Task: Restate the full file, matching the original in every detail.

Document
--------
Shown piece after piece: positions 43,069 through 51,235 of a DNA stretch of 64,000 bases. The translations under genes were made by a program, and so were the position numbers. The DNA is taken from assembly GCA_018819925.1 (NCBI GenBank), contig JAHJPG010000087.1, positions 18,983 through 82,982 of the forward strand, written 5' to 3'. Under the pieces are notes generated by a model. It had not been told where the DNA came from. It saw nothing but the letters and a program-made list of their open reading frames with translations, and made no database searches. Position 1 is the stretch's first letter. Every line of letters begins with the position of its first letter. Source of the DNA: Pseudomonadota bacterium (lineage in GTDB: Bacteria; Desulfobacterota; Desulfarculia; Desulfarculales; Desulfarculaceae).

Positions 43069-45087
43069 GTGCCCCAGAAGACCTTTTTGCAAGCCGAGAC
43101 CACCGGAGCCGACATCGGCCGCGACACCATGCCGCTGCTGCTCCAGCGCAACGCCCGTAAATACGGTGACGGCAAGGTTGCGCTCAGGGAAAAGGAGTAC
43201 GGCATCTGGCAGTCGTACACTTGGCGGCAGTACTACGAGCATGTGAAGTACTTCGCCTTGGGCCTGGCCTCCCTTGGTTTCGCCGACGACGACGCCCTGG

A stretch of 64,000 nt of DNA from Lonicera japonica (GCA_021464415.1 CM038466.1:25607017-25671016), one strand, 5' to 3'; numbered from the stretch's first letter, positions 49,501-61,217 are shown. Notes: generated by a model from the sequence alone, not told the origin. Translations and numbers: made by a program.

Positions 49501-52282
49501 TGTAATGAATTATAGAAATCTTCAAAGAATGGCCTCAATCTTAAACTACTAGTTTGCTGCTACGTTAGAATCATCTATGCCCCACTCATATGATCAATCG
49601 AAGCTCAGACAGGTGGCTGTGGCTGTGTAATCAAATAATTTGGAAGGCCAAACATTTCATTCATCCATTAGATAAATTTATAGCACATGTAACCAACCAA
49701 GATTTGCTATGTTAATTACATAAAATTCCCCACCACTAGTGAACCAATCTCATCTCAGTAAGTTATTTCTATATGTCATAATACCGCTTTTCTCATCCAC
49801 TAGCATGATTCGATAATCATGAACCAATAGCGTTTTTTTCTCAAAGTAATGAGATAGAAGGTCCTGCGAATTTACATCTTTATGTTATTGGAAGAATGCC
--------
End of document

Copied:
Shown piece after piece: positions 43,069 through 51,235 of a DNA stretch of 64,000 bases. The translations under genes were made by a program, and so were the position numbers. The DNA is taken from assembly GCA_018819925.1 (NCBI GenBank), contig JAHJPG010000087.1, positions 18,983 through 82,982 of the forward strand, written 5' to 3'. Under the pieces are notes generated by a model. It had not been told where the DNA came from. It saw nothing but the letters and a program-made list of their open reading frames with translations, and made no database searches. Position 1 is the stretch's first letter. Every line of letters begins with the position of its first letter. Source of the DNA: Pseudomonadota bacterium (lineage in GTDB: Bacteria; Desulfobacterota; Desulfarculia; Desulfarculales; Desulfarculaceae).

Positions 43069-45087
43069 GTGCCCCAGAAGACCTTTTTGCAAGCCGAGAC
43101 CACCGGAGCCGACATCGGCCGCGACACCATGCCGCTGCTGCTCCAGCGCAACGCCCGTAAATACGGTGACGGCAAGGTTGCGCTCAGGGAAAAGGAGTAC
43201 GGCATCTGGCAGTCGTACACTTGGCGGCAGTACTACGAGCATGTGAAGTACTTCGCCTTGGGCCTGGCCTCCCTTGGTTTCGCCGACGACGACGCCCTGG

A stretch of 64,000 nt of DNA from Lonicera japonica (GCA_021464415.1 CM038466.1:25607017-25671016), one strand, 5' to 3'; numbered from the stretch's first letter, positions 49,501-61,217 are shown. Notes: generated by a model from the sequence alone, not told the origin. Translations and numbers: made by a program.

Positions 49501-52282
49501 TGTAATGAATTATAGAAATCTTCAAAGAATGGCCTCAATCTTAAACTACTAGTTTGCTGCTACGTTAGAATCATCTATGCCCCACTCATATGATCAATCG
49601 AAGCTCAGACAGGTGGCTGTGGCTGTGTAATCAAATAATTTGGAAGGCCAAACATTTCATTCATCCATTAGATAAATTTATAGCACATGTAACCAACCAA
49701 GATTTGCTATGTTAATTACATAAAATTCCCCACCACTAGTGAACCAATCTCATCTCAGTAAGTTATTTCTATATGTCATAATACCGCTTTTCTCATCCAC
49801 TAGCATGATTCGATAATCATGAACCAATAGCGTTTTTTTCTCAAAGTAATGAGATAGAAGGTCCTGCGAATTTACATCTTTATGTTATTGGAAGAATGCC